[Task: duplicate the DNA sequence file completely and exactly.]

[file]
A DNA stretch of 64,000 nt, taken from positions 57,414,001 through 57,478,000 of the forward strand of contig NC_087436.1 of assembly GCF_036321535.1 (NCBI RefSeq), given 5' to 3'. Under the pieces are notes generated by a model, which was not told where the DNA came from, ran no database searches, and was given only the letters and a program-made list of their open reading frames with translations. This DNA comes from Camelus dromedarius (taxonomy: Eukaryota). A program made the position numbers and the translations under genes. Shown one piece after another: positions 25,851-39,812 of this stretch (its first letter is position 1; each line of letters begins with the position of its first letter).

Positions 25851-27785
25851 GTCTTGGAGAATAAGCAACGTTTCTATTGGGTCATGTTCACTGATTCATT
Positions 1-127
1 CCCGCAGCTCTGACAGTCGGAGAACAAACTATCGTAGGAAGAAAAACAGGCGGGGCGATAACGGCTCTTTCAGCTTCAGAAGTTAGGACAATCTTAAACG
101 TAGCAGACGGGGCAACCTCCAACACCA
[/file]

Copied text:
A DNA stretch of 64,000 nt, taken from positions 57,414,001 through 57,478,000 of the forward strand of contig NC_087436.1 of assembly GCF_036321535.1 (NCBI RefSeq), given 5' to 3'. Under the pieces are notes generated by a model, which was not told where the DNA came from, ran no database searches, and was given only the letters and a program-made list of their open reading frames with translations. This DNA comes from Camelus dromedarius (taxonomy: Eukaryota). A program made the position numbers and the translations under genes. Shown one piece after another: positions 25,851-39,812 of this stretch (its first letter is position 1; each line of letters begins with the position of its first letter).

Positions 25851-27785
25851 GTCTTGGAGAATAAGCAACGTTTCTATTGGGTCATGTTCACTGATTCATT
Positions 1-127
1 CCCGCAGCTCTGACAGTCGGAGAACAAACTATCGTAGGAAGAAAAACAGGCGGGGCGATAACGGCTCTTTCAGCTTCAGAAGTTAGGACAATCTTAAACG
101 TAGCAGACGGGGCAACCTCCAACACCA